One likely to be heard by the U.S Supreme Court--a place that judged a very similar case six years ago.
"It is a big case because what you have is the issue of defiance by a state or federal law, that's what the federal government is claiming," said former California appellate justice James Ardaiz.
Back in 2012, the Obama Administration won after it sued Arizona for going too far in punishing unauthorized immigrants.
In 2018, the tables have turned. The Trump Administration is now accusing California of doing too little.
"The Supreme Court agreed, that there is a separation, that the state cannot undermine it, now Sessions is using that argument to flip everything around," said Immigration Attorney Olga Grosh.
The Justice Department is challenging three parts of California's sanctuary laws, claiming the legislation has made it impossible for ICE agents to do their jobs.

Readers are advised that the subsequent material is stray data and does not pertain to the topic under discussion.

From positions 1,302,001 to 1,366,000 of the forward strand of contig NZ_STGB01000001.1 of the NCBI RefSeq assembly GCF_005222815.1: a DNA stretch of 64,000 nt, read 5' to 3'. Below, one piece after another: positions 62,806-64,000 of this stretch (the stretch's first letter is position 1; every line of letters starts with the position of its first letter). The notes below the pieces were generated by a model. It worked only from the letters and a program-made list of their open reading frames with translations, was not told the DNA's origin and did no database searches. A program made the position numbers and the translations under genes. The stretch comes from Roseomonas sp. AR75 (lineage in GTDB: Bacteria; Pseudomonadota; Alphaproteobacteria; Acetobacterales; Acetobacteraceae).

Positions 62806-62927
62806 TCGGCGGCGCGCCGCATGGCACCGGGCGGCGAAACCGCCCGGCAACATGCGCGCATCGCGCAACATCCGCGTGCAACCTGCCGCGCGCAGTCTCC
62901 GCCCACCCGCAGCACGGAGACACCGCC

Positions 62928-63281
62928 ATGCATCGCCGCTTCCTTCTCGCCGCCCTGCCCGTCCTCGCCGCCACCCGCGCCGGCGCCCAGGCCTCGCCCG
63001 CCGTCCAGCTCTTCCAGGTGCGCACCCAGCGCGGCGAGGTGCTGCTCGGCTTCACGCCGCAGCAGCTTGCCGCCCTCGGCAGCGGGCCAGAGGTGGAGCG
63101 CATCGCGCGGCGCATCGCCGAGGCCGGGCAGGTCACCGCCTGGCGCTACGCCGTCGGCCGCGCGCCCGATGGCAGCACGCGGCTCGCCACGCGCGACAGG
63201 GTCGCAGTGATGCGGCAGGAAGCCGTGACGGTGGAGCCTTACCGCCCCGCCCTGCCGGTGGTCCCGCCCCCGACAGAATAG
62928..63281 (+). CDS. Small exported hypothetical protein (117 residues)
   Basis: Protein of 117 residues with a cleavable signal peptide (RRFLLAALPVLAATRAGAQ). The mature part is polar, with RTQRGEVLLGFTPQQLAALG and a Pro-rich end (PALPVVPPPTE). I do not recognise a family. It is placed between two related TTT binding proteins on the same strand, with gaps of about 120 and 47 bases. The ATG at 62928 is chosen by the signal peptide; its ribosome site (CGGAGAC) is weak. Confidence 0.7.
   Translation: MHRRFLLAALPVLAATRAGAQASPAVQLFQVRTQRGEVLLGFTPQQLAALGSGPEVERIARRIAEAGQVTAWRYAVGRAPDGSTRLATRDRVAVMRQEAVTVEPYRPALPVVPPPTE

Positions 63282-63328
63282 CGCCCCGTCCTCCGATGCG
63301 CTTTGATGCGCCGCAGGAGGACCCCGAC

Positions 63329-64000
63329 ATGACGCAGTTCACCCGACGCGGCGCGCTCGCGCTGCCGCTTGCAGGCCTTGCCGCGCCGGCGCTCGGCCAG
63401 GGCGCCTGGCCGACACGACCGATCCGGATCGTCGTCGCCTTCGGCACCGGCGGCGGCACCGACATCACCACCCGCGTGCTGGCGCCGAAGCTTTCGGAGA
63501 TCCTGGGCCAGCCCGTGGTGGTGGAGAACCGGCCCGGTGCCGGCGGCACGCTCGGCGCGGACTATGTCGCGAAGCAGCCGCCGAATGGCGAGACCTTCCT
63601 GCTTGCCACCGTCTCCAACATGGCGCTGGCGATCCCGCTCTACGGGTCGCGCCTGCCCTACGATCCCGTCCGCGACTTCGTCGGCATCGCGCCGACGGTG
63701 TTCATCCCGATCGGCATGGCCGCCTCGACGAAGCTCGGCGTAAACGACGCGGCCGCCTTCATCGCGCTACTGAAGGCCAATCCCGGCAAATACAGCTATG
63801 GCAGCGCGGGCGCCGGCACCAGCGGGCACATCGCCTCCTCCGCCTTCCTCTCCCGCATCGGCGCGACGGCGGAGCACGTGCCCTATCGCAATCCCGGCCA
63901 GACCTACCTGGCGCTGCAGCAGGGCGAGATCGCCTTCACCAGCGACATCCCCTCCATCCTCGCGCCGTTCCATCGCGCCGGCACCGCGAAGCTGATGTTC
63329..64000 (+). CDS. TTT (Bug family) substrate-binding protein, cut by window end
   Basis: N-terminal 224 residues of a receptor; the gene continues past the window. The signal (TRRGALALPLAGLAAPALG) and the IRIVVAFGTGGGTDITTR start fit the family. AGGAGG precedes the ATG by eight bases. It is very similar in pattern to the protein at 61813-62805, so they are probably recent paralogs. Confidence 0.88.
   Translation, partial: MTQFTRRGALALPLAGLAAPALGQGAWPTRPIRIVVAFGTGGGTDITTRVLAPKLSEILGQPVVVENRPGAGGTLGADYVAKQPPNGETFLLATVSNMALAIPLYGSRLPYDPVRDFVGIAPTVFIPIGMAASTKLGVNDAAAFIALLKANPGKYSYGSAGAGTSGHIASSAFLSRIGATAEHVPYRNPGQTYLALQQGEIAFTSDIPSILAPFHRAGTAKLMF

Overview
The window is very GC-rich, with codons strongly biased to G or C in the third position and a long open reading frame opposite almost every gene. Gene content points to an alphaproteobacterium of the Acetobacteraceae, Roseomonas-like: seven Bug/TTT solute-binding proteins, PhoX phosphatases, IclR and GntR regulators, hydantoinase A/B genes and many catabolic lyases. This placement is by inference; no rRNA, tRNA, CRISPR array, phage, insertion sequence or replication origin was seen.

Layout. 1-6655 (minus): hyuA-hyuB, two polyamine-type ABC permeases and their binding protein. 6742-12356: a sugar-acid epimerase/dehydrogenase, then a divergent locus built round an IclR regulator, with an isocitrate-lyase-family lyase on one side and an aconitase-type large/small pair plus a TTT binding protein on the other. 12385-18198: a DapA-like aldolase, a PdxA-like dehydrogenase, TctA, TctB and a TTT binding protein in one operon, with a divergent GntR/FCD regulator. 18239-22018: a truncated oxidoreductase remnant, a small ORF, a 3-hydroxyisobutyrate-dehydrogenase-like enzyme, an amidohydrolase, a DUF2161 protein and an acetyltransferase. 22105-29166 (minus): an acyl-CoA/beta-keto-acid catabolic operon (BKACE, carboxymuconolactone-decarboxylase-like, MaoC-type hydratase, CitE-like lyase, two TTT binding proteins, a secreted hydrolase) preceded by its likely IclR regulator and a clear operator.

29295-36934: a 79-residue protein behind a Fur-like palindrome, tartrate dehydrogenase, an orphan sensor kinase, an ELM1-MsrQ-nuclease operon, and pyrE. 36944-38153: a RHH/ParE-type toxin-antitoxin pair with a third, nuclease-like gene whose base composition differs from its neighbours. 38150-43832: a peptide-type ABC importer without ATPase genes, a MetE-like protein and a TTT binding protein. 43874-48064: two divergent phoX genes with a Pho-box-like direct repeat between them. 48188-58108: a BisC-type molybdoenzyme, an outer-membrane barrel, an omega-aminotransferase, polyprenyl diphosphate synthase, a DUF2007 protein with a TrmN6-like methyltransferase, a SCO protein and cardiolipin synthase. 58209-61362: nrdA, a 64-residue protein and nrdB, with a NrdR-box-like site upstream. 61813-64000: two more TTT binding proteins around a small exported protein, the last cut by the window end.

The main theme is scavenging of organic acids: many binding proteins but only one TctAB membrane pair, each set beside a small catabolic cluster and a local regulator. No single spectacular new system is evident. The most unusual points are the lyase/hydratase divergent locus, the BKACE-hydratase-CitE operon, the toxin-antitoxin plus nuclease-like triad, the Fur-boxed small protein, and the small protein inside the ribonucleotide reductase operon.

Ardaiz says under all the political posturing. The case comes down to a simple point of state versus federal law.
"The basic issue is one of federal constitutional law. If they don't take action against California then every other state is going to do the same thing. Which is very serious," said Ardaiz.
Ardaiz says there is only one way for California to win their argument in court and that is to prove that their laws do not violate federal immigration law.
"Which is a very difficult position to take because generally speaking, federal immigration law preempts nationally," said Ardaiz.
Legal analysts say this lawsuit is only the latest volley in the prolonged feud between the president and the state. Last year the state sued the administration for withholding funding from sanctuary cities.